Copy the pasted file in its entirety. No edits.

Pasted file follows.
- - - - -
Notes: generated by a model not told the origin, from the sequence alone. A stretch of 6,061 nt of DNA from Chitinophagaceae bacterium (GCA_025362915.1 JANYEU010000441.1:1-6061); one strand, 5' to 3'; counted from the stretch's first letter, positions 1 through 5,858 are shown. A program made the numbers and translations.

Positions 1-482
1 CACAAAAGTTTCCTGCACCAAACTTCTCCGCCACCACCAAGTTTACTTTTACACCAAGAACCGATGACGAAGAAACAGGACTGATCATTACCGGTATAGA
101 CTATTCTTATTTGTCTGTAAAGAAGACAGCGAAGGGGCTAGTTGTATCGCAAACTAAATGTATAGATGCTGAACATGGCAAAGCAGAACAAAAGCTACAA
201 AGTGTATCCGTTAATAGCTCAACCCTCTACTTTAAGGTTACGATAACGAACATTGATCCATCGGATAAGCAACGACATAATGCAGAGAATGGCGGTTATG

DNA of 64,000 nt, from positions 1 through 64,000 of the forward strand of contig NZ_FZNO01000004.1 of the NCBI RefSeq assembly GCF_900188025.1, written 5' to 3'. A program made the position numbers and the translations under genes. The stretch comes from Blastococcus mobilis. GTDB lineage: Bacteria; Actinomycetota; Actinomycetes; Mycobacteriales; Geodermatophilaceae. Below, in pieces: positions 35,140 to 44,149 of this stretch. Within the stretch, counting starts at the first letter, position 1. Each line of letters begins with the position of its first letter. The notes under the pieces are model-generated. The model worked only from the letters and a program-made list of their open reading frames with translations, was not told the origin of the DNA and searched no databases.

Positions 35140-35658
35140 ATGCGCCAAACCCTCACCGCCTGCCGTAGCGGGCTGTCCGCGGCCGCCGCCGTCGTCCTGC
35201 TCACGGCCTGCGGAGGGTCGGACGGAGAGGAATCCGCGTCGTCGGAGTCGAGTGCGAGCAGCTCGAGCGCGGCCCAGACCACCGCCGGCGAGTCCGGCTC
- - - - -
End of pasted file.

Notes: generated by a model not told the origin, from the sequence alone. A stretch of 6,061 nt of DNA from Chitinophagaceae bacterium (GCA_025362915.1 JANYEU010000441.1:1-6061); one strand, 5' to 3'; counted from the stretch's first letter, positions 1 through 5,858 are shown. A program made the numbers and translations.

Positions 1-482
1 CACAAAAGTTTCCTGCACCAAACTTCTCCGCCACCACCAAGTTTACTTTTACACCAAGAACCGATGACGAAGAAACAGGACTGATCATTACCGGTATAGA
101 CTATTCTTATTTGTCTGTAAAGAAGACAGCGAAGGGGCTAGTTGTATCGCAAACTAAATGTATAGATGCTGAACATGGCAAAGCAGAACAAAAGCTACAA
201 AGTGTATCCGTTAATAGCTCAACCCTCTACTTTAAGGTTACGATAACGAACATTGATCCATCGGATAAGCAACGACATAATGCAGAGAATGGCGGTTATG

DNA of 64,000 nt, from positions 1 through 64,000 of the forward strand of contig NZ_FZNO01000004.1 of the NCBI RefSeq assembly GCF_900188025.1, written 5' to 3'. A program made the position numbers and the translations under genes. The stretch comes from Blastococcus mobilis. GTDB lineage: Bacteria; Actinomycetota; Actinomycetes; Mycobacteriales; Geodermatophilaceae. Below, in pieces: positions 35,140 to 44,149 of this stretch. Within the stretch, counting starts at the first letter, position 1. Each line of letters begins with the position of its first letter. The notes under the pieces are model-generated. The model worked only from the letters and a program-made list of their open reading frames with translations, was not told the origin of the DNA and searched no databases.

Positions 35140-35658
35140 ATGCGCCAAACCCTCACCGCCTGCCGTAGCGGGCTGTCCGCGGCCGCCGCCGTCGTCCTGC
35201 TCACGGCCTGCGGAGGGTCGGACGGAGAGGAATCCGCGTCGTCGGAGTCGAGTGCGAGCAGCTCGAGCGCGGCCCAGACCACCGCCGGCGAGTCCGGCTC